Tourism operators in Rotorua are firmly against the idea of some motels remaining as emergency housing accommodation for another five years.
Resource consent was being sought, and if granted, would apply to 13 motels in the city.
Rotorua's reputation as a tourism mecca had taken a hit over the pandemic, but operators were optimistic that this summer could provide a step towards normality.
Planning a stay in a Rotorua could be a minefield.
Of the 67 motels listed on the tourism board's website, 46 are operating as emergency housing, or with a mixed model of both emergency and visitor accommodation.
RotoruaNZ chief executive Andrew Wilson said it was a difficult situation for both tourists and residents.
"We've seen the visitor feedback from those properties that are trying to mix visitors with people that are in emergency, transitional, or long-term housing, and it's not ideal.
"I don't think that it's actually ideal for the people who are living in those properties either to have visitors coming through, so it's not a great mix."
Wilson said RotoruaNZ's commercial accommodation dashboard provided transparency on which properties were operating from a tourism perspective and which were focussed on emergency accommodation.
He said that amid an increase in antisocial behaviour and petty crime, his organisation's primary concern was making sure visitors stayed safe this summer.
That included looking at the future of emergency housing, with much hanging on the outcome of consents for 13 motels, which could see them used as emergency housing for the next five years.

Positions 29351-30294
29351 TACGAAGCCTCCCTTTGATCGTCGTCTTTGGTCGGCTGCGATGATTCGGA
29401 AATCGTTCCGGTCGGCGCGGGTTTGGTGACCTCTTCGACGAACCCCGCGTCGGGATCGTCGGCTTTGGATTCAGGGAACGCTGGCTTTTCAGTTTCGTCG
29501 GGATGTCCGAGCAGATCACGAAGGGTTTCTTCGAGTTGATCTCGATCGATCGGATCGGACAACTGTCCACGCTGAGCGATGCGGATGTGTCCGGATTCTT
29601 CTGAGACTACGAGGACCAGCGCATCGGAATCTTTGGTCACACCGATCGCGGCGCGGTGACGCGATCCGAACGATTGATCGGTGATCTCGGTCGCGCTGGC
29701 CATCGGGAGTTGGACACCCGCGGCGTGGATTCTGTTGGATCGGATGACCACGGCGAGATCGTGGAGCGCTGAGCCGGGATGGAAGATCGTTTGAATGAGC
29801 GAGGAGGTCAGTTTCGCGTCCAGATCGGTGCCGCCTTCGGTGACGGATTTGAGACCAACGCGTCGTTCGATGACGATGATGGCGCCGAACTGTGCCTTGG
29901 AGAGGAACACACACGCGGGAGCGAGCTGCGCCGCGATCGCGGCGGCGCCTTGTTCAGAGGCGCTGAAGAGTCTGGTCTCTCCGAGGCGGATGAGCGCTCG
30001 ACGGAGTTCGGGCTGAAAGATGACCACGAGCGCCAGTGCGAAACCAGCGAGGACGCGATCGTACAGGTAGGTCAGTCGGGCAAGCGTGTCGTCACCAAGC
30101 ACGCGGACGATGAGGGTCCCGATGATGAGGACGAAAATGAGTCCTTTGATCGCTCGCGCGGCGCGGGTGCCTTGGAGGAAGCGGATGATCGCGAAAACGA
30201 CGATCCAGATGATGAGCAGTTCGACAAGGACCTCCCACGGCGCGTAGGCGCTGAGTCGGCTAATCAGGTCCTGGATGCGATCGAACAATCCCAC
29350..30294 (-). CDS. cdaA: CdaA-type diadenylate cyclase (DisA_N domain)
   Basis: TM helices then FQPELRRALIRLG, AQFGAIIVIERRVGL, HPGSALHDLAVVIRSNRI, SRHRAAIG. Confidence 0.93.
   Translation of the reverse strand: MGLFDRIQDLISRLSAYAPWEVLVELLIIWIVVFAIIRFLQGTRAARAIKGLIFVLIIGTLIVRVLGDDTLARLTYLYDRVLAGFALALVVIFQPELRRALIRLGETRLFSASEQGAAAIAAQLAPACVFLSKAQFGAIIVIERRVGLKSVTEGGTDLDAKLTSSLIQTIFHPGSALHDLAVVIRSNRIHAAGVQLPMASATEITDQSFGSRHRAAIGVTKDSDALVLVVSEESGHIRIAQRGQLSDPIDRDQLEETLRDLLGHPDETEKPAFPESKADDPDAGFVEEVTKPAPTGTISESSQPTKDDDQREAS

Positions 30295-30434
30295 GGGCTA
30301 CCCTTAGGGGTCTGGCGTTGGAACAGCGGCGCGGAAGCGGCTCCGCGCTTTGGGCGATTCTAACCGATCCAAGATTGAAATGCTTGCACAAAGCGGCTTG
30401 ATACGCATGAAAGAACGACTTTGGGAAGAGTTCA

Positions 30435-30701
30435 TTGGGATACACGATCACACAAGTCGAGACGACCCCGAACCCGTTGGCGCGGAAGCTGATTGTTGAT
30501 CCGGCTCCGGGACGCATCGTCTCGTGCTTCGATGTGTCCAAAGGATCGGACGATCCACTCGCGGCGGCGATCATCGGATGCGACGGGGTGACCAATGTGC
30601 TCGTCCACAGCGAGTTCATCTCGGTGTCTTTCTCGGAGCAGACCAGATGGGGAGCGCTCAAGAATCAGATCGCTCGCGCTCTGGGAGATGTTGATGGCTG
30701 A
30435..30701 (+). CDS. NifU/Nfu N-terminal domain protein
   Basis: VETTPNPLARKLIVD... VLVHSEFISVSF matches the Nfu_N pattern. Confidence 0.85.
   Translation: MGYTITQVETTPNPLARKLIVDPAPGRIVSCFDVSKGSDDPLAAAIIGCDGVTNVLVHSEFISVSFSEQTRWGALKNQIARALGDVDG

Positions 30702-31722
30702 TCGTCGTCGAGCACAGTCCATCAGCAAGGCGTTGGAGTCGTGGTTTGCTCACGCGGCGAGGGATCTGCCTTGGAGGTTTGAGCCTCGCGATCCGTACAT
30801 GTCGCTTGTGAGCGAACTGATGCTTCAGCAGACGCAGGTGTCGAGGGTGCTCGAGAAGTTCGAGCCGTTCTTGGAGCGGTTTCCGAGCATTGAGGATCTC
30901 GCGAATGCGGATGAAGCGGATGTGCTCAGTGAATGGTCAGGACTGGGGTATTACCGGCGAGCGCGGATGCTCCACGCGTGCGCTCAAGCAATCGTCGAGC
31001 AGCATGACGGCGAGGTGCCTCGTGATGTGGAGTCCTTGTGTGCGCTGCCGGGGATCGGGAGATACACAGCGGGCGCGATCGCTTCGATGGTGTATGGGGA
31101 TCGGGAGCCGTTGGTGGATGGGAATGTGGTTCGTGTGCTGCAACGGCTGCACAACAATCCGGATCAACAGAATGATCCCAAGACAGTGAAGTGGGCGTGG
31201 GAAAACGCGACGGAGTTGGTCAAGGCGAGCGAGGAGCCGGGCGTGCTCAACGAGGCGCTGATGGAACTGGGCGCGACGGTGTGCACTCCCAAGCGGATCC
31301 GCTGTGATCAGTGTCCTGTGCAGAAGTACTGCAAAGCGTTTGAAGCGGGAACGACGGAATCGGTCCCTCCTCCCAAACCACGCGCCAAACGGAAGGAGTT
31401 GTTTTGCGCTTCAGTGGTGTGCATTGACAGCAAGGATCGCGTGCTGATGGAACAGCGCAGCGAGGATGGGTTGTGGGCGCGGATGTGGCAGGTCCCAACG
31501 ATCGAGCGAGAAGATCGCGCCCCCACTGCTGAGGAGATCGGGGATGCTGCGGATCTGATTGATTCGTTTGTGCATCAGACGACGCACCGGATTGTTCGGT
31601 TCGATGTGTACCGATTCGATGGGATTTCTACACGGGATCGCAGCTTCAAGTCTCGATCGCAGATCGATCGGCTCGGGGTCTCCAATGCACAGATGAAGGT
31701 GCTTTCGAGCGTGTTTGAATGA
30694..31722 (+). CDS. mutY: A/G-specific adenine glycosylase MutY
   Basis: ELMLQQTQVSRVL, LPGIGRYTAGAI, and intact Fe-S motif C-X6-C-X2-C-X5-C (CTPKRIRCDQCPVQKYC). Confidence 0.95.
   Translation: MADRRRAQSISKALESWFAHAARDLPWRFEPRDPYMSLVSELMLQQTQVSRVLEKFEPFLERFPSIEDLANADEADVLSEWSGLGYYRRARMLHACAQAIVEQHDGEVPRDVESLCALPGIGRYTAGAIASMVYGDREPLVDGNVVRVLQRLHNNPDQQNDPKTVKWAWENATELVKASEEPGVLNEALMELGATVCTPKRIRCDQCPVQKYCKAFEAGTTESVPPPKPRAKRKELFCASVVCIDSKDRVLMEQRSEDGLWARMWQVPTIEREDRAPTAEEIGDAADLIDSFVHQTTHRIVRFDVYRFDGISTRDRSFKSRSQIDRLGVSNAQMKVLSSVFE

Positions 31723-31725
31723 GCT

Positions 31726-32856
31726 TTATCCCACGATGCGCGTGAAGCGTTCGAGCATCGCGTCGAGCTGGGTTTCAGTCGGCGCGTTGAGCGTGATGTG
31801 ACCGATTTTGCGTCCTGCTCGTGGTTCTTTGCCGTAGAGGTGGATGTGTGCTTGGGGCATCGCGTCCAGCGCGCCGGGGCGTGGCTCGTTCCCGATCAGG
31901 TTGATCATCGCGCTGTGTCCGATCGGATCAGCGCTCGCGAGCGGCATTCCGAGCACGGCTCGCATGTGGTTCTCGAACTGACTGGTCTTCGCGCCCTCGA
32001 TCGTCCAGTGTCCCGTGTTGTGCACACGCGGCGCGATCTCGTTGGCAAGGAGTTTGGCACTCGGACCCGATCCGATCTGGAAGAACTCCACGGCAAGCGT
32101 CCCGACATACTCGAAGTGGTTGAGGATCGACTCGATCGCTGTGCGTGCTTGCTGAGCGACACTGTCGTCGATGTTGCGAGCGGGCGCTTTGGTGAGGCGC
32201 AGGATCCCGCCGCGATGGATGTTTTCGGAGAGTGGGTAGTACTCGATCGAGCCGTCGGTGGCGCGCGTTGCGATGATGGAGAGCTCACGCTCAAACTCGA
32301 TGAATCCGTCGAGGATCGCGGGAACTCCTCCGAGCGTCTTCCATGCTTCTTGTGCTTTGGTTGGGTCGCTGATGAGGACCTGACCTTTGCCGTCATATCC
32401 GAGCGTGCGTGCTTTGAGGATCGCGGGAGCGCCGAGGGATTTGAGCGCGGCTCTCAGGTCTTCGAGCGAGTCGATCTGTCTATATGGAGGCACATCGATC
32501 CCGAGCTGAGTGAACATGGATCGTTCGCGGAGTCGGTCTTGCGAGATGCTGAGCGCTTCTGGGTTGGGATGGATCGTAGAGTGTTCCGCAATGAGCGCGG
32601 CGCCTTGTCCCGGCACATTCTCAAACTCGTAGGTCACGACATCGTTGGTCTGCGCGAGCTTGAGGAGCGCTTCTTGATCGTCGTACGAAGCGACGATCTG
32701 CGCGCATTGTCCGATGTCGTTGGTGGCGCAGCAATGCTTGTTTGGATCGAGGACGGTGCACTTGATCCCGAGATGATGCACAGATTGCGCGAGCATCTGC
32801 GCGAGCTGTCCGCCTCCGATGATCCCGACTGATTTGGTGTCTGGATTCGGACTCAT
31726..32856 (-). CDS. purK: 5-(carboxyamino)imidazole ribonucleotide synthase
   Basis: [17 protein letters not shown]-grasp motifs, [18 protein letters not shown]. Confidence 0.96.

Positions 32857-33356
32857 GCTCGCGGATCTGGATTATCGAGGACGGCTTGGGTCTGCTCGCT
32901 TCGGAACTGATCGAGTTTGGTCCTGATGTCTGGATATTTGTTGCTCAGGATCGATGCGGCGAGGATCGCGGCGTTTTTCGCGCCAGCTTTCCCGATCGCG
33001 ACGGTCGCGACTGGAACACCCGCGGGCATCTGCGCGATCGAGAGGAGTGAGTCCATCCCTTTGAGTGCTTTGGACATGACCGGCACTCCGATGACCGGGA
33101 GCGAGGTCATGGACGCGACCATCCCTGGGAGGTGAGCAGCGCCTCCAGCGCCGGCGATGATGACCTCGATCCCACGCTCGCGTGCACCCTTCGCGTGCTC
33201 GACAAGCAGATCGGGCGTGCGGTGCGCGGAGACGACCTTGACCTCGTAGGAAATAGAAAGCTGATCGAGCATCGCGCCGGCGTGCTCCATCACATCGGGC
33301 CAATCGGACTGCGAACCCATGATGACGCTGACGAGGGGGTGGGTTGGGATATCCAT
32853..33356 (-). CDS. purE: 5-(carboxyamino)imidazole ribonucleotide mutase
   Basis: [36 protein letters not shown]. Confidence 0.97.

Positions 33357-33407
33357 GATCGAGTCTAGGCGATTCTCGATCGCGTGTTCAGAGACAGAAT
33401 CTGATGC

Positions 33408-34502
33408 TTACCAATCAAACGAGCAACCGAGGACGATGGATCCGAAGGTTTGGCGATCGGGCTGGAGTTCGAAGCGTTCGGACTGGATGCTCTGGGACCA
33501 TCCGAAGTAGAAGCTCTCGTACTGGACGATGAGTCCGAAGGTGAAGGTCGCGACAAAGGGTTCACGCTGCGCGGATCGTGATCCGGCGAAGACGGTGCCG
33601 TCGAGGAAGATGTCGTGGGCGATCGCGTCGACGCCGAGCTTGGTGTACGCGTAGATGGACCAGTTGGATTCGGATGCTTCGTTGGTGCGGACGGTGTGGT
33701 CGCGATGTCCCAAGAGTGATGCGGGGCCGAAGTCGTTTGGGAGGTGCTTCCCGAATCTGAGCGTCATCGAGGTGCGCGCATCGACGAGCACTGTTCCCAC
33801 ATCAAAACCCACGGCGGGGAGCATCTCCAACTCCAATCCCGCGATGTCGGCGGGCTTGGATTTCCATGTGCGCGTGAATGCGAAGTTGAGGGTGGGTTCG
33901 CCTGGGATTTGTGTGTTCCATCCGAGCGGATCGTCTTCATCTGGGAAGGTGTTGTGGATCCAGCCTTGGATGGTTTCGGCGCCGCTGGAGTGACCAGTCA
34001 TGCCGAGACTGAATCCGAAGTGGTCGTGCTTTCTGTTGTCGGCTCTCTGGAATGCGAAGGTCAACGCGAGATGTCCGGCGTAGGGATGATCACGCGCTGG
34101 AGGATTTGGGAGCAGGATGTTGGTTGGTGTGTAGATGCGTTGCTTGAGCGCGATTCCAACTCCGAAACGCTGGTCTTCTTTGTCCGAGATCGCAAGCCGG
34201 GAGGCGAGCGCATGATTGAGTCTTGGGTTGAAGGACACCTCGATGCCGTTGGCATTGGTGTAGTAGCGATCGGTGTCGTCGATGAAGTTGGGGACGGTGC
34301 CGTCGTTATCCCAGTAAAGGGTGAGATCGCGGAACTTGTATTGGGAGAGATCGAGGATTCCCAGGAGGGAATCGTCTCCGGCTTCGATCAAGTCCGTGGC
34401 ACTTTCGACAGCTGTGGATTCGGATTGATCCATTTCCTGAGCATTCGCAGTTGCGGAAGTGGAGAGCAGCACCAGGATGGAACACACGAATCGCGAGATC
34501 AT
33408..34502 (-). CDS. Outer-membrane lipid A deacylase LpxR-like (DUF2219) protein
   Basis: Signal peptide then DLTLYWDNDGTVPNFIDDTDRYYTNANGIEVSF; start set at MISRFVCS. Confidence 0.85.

"From our perspective, five years is a hell of a long time," Wilson said.
"When you're looking at what the impact of this reputational damage has been, and you multiply that out over five years, you start to get into some eye-wateringly large numbers.
"That's something that I don't this community can afford."
At Hell's Gate mud spa, operations manager Paul Rayner said the state of Rotorua's emergency housing threatened the reputation the city had built up over 100 years as a tourist destination.
"I see us showing a lot of manaakitanga to people staying in those motels in town, but I don't see a lot of it coming back," Rayner said.
"We need to stop it, and five years is just far too long."
Rayner said the pandemic had brought tough times for most tourism operators.
However, he chose to view it as an opportunity for improvement.
"It was the perfect kick up the butt we needed.
"This business is running so much more effectively now, and we've really focussed on our team, our staff, and the culture of the business.
"We run a much more efficient business now, we're much more profitable than we were beforehand -- the business has completely changed."
Before the pandemic, downhill giant inflatable ball-rolling attraction Zorb had about 30,000 visitors passing through each year, three-quarters of which were international tourists.
Owner Andrew Akers said the overall figure had dropped by about half in the past couple of years, but hoped the situation was improving.
After two-and-a-half years of limited repairs and maintenance onsite, the company was now playing catchup to get everything ready for summer.
However, while Akers hoped for the best, he was still planning for the worst.
"The big unknown is if anything else happens on the covid front.
"At the moment, the New Zealand dollar is fairly low, which means if they're internationals travelling here, their money goes a little bit further, which is great for us.
"But on the other side, airfares are high, so we just don't know."
Despite concerns for the city's future, Rotorua business owners predicted a busy summer and recommended that visitors book activities well in advance to avoid disappointment.